Korean J Spine Search


Lee, Park, Kim, and Ha: Spontaneous Spinal Epidural Hematoma on the Ventral Portion of Whole Spinal Canal: A Case Report


Spontaneous spinal epidural hematoma is an uncommon but disabling disease. This paper reports a case of spontaneous spinal epidural hematoma and treatment by surgical management. A 32-year-old male presented with a 30-minute history of sudden headache, back pain, chest pain, and progressive quadriplegia. Whole-spinal sagittal magnetic resonance imaging (MRI) revealed spinal epidural hematoma on the ventral portion of the spinal canal. Total laminectomy from T5 to T7 was performed, and hematoma located at the ventral portion of the spinal cord was evacuated. Epidural drainages were inserted in the upper and lower epidural spaces. The patient improved sufficiently to ambulate, and paresthesia was fully recovered. Spontaneous spinal epidural hematoma should be considered when patients present symptoms of spinal cord compression after sudden back pain or chest pain. To prevent permanent neurologic deficits, early and correct diagnosis with timely surgical management is necessary.


Spontaneous spinal epidural hematoma (SSEH) is an uncommon but disabling disease. The incidence of SSEH was estimated to be 0.1 patients per 100,000 populations per year13). The usual clinical presentation is acute onset of neck or back pain that progresses toward neurological dysfunction, depending on the level of the lesion3). The etiology of SSEH is uncertain, but it is associated with congenital and acquired coagulopathies, platelet dysfunction, vascular malformation, tumor, hypertension, and pregnancy2). Although some nonsurgical treatments have been reported, prompt diagnosis and surgical evacuation of epidural clot remains the standard treatment. Herein is report of a case of a 32-year-old man who presented with SSEH and treated successfully by surgical evacuation.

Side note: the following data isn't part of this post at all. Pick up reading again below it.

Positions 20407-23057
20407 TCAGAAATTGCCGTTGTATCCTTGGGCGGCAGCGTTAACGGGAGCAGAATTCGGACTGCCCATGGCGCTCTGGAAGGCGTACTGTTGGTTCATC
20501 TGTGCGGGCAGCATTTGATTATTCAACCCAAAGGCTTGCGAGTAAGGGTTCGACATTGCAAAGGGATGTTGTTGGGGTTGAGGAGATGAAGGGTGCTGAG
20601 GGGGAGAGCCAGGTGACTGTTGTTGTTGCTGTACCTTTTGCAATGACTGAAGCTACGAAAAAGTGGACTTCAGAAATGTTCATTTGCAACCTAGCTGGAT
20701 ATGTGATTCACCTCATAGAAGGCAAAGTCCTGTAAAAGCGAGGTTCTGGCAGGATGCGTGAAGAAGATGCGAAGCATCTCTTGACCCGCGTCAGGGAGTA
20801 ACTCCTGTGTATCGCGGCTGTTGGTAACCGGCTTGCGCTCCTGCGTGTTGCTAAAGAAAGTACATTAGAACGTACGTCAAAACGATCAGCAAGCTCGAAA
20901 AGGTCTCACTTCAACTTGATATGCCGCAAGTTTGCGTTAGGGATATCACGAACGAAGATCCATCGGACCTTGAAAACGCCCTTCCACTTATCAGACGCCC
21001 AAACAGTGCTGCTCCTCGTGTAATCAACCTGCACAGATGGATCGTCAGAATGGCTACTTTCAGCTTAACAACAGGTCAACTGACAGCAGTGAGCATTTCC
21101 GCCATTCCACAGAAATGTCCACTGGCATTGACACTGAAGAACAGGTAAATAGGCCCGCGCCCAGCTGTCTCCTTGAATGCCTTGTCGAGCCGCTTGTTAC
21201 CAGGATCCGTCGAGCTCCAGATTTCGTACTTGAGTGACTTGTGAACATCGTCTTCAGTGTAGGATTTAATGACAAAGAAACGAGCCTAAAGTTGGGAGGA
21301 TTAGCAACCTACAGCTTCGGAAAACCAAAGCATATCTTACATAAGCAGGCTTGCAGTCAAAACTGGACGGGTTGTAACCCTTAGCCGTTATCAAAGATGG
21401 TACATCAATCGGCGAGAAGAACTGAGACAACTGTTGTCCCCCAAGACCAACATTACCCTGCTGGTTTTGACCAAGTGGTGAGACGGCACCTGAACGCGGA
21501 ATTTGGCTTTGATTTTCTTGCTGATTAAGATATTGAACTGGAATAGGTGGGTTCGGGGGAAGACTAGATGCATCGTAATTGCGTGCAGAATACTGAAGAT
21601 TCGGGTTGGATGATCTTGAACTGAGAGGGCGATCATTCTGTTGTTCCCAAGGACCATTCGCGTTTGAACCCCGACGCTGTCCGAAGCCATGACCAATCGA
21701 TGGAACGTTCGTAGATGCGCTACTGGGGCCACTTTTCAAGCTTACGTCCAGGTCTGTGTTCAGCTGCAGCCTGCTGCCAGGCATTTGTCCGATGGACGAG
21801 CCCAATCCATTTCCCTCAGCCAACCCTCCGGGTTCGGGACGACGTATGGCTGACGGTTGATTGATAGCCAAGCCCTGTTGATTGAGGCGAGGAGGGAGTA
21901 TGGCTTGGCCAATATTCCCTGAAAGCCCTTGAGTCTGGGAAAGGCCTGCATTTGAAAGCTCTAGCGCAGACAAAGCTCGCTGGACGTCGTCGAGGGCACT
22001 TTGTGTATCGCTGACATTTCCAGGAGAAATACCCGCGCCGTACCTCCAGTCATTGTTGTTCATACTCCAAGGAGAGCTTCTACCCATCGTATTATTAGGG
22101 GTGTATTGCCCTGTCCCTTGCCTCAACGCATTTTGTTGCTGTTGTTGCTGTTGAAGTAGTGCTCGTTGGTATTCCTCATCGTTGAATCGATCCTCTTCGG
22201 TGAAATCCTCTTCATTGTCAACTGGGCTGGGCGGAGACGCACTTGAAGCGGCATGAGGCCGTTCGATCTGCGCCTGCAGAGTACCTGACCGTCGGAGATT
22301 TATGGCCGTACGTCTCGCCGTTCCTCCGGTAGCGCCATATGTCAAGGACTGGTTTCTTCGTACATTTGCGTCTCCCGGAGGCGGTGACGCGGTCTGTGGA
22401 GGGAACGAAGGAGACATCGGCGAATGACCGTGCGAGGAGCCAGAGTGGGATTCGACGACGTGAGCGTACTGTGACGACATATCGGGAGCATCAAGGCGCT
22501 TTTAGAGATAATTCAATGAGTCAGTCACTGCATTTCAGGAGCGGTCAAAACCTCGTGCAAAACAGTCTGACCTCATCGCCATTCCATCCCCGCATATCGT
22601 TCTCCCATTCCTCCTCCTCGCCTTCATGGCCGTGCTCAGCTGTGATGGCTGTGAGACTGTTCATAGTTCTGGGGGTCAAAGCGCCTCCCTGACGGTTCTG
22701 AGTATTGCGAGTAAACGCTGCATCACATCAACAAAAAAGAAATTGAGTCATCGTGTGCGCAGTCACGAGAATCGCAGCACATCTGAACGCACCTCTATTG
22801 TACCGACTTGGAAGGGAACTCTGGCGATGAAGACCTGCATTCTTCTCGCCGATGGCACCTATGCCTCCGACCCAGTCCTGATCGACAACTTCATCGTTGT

A 32-years-old healthy male visited an emergency department with a 30-minute history of sudden headache, back pain, and chest pain while sitting. Subsequently, he suffered from progressive weakness of bilateral upper and lower extremity. There was no history of trauma, infection, or drug administration. He was immediately transferred to our hospital. On arrival, he was alert, with light respiratory distress and normal vital signs. The neurologic exam revealed complete paralysis of the bilateral upper and lower extremities and the symmetrical disappearance of body sensation below the T4 dermatome. However, touch sensation remained. There was no evidence of coagulopathy or inflammation on laboratory tests. Whole-spinal sagittal magnetic resonance imaging (MRI) revealed epidural hematoma on the ventral portion of the whole spinal canal. With gadolinium enhancement imaging, there was no evidence of tumor, inflammation, or vascular malformation (Fig. 1). During imaging study, the paralysis of bilateral upper extremity was recovered, but other symptoms remained. The patient underwent emergency surgical treatment within 12 hours after initial onset of symptoms. Total laminectomy from T5 to T7 was performed, and hematoma located at the ventral portion of the spinal cord was evacuated. The epidural drainage was inserted in the upper and lower epidural space (Fig. 2). Postoperative MRI after 2 days showed that the compressed spinal cord was relieved and epidural hematoma was markedly evacuated (Fig. 3). The patient showed progressive improvement. After surgery, the patient fully recovered from neurologic deficit except voiding difficulty. The patient discharged without any motor or sensory impairment after 3 weeks. After 3 months of operation, voiding ability was fully recovered.


SSEH is an uncommon disease, but it can lead to acute cord compression with disabling consequences. Acute cord compression occurs in 40% of all SSEH14). An early study showed its incidence as 0.1 per 100,000 people per year13). Most cases occur in persons between 50 and 80 years of age. The male to female ratio is 1.4:110,11). The etiology of SSEH remains unknown; however, some predisposing factors have been reported, including anticoagulant therapy for prosthetic cardiac valves, therapeutic thrombolysis for acute myocardial infarction, hemophilia, factor XI deficiency, long term aspirin use as platelet aggregation inhibitor, cocaine abuse, vascular malformation, Paget's disease and pregnancy16,19). SSEH predominantly occurs dorsal to the spinal cord of the cervicothoracic or thoracolumbar level 8,9,10,11).